I was talking to a friend the other day and she’s like I never thought I was feminine Because, like I’m very direct, I’m very get stuff done, all this and I go. Because she joined I had, I was doing a class on using your feminine energy and sales, so they don’t feel icky. And and she goes, I’m not feminine at all and I was like you teach people to grow community through Facebook groups, to get more clients and Nurture that group. You’re nurturing and building community. That sounds very feminine to me and she was like, oh my gosh, you’re right.

She was like I always thought like I just had to get in the flow and it was easy and it came to me and I mean, you know, I think we can agree. Nothing comes easy, right, you can’t sit on the sofa, eat bonbons and say, hey, I’m in my feminine energy, I’m receiving. You know you have to do the work and trust that the results will come. But there’s definitely a difference between your masculine and your feminine energy and knowing when to use each and how to transition I think for women is very critical to survival and avoiding burn. Hmm.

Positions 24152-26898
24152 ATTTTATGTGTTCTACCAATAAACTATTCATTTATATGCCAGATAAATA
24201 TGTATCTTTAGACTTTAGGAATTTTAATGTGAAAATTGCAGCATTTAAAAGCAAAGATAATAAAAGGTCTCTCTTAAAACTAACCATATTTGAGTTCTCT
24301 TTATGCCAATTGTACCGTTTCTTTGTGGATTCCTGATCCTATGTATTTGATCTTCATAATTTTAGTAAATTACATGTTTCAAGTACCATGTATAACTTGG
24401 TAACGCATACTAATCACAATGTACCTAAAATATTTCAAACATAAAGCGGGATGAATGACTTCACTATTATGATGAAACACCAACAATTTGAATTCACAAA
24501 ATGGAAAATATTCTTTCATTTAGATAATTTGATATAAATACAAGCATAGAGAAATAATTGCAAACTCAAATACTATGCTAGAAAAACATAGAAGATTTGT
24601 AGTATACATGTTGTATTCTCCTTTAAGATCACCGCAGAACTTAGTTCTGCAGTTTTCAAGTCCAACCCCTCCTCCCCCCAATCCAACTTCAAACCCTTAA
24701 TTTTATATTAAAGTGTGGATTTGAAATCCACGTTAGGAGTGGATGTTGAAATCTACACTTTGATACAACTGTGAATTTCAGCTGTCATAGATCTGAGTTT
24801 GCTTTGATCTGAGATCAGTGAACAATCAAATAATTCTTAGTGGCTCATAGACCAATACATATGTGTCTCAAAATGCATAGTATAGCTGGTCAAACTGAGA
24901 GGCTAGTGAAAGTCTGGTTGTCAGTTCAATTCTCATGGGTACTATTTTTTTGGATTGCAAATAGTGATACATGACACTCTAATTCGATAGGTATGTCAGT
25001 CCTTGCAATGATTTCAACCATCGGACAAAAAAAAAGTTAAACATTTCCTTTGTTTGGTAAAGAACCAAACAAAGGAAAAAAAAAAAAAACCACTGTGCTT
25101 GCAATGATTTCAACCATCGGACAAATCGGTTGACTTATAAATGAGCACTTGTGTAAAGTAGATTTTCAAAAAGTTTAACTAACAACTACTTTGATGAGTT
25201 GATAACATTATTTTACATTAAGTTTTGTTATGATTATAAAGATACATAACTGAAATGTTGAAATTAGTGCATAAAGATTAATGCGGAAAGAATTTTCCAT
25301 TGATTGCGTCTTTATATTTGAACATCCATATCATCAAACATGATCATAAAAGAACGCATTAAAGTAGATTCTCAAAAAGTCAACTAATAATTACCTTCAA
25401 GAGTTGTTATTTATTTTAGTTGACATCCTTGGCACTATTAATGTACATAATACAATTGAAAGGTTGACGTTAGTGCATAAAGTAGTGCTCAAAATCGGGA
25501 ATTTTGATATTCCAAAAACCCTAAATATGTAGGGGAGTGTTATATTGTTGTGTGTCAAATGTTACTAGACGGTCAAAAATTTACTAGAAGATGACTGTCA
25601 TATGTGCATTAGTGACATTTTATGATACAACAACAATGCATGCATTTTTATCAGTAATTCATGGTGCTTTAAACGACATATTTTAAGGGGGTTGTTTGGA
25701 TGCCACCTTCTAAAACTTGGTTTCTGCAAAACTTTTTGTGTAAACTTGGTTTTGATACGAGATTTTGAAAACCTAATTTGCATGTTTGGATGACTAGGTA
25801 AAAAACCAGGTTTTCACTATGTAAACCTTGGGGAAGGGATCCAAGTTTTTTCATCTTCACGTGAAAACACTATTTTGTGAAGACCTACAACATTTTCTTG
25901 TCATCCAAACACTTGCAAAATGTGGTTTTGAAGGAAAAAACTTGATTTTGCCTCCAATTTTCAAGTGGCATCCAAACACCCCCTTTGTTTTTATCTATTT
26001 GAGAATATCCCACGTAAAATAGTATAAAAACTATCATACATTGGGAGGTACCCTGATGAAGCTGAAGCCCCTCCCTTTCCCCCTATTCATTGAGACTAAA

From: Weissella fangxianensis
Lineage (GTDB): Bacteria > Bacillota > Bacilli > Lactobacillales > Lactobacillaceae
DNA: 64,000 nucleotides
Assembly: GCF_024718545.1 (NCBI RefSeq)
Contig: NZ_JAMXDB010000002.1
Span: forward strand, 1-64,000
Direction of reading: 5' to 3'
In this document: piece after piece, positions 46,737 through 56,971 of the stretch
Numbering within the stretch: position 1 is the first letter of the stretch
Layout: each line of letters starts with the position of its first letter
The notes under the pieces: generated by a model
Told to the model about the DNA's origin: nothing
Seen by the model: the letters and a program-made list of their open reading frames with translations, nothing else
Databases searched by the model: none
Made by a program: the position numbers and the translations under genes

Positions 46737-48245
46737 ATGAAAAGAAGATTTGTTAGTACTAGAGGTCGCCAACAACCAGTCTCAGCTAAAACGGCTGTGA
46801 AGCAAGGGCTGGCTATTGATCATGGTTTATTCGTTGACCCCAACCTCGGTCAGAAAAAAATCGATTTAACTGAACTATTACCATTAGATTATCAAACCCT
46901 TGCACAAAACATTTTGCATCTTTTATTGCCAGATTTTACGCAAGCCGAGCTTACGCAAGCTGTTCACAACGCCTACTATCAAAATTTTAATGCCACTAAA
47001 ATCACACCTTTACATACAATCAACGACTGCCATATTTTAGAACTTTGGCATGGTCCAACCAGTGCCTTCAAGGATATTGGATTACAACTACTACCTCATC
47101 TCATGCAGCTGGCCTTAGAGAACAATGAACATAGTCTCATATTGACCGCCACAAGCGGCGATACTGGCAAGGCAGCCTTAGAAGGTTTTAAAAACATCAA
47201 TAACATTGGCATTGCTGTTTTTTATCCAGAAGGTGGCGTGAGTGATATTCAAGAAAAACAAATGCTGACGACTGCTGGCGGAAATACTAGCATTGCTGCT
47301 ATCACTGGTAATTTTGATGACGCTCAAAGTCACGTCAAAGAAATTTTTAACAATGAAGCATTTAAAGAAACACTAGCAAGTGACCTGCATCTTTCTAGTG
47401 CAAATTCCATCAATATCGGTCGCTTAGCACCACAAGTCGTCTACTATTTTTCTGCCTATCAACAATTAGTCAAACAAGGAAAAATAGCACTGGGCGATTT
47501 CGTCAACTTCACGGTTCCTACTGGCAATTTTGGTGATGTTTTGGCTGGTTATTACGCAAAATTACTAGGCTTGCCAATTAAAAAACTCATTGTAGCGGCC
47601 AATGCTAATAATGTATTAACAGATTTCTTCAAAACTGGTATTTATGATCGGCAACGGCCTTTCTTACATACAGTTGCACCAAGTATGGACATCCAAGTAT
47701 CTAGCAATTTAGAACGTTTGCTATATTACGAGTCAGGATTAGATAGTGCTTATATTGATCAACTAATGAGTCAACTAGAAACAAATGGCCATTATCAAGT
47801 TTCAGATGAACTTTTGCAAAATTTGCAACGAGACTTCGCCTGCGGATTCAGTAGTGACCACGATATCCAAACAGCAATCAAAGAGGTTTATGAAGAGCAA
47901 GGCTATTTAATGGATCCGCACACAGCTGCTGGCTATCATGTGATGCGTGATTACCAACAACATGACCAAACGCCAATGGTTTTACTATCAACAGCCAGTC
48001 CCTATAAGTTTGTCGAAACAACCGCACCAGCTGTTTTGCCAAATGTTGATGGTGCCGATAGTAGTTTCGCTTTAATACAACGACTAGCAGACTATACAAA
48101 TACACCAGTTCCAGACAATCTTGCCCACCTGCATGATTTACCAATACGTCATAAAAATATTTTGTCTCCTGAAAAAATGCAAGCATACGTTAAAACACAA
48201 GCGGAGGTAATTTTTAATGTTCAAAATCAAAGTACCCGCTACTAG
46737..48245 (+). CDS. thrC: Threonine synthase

Gloria “Grace” Rand
Can you give an example of you know, like, when you need to transition and then how you would go about doing that?

April Roberts
Yeah, so this came up, so I started helping clients with this. I was kind of coaching on the side when I still had my financial business and a lot of times it’s because I was part of masterminds run by a man and so when women wanted advice, they would be referred to me a lot of times if it was more female Specific, and so I was kind of coaching for free and then I started getting clients and charging for it. It’s that was like wow, I keep getting asked to do this. You know, let’s, let’s, let’s do this as a business. And and then I got called to do that.